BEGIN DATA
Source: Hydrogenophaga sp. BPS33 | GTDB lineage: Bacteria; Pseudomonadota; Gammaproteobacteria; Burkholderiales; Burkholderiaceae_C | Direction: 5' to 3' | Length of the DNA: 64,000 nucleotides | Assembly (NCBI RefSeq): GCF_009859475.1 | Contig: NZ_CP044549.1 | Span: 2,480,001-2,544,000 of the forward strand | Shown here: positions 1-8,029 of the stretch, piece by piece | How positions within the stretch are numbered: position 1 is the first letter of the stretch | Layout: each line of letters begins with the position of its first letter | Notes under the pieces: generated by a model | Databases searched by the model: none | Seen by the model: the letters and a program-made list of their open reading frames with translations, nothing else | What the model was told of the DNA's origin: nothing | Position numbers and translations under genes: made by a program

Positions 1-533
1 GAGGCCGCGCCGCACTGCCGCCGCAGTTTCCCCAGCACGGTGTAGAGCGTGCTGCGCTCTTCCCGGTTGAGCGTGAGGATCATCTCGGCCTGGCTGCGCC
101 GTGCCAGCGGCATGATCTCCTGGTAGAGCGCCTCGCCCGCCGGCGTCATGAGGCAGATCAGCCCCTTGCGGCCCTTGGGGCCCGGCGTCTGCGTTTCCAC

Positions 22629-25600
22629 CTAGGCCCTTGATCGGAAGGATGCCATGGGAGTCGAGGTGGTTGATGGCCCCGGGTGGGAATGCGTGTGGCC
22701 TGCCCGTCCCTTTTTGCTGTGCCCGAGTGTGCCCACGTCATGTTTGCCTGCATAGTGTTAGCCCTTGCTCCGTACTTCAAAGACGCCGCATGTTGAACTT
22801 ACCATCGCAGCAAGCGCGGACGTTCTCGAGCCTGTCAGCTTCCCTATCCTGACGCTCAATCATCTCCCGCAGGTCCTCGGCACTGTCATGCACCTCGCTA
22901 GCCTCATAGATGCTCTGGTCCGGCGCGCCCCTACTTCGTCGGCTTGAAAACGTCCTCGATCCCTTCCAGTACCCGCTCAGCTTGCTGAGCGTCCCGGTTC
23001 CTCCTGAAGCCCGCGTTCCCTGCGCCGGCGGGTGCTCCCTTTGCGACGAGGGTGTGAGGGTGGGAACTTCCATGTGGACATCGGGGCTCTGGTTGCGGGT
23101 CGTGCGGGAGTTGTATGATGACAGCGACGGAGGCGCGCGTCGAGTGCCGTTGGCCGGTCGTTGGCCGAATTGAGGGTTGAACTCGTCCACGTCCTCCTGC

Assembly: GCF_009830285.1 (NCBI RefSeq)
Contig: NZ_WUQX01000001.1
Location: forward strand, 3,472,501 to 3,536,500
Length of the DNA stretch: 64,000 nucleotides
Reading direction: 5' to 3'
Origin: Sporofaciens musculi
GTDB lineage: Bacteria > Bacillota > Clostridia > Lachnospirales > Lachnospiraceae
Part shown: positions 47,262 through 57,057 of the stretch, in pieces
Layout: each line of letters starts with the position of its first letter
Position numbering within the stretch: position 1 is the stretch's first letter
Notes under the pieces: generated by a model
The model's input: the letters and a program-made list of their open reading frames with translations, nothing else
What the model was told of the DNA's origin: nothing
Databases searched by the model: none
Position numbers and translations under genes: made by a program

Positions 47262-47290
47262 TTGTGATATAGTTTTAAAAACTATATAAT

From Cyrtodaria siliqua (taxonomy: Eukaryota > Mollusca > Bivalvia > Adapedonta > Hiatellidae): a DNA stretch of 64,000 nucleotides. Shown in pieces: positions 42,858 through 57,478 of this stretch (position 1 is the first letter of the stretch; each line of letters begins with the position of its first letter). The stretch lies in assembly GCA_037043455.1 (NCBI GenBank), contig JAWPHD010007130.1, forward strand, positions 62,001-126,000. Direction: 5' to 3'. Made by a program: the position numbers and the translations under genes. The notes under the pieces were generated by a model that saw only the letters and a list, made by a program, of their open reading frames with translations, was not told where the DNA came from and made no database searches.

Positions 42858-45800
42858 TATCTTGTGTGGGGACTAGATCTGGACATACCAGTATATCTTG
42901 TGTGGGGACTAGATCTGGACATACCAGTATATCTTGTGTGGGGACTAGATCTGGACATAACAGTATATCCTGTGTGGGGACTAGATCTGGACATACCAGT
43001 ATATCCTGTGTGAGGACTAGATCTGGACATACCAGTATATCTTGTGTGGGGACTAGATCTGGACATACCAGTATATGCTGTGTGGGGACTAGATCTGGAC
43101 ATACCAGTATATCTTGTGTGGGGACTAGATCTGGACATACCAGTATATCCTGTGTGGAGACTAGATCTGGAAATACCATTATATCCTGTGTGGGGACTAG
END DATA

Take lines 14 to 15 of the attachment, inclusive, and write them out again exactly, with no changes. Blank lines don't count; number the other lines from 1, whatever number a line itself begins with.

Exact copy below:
Location: forward strand, 3,472,501 to 3,536,500
Length of the DNA stretch: 64,000 nucleotides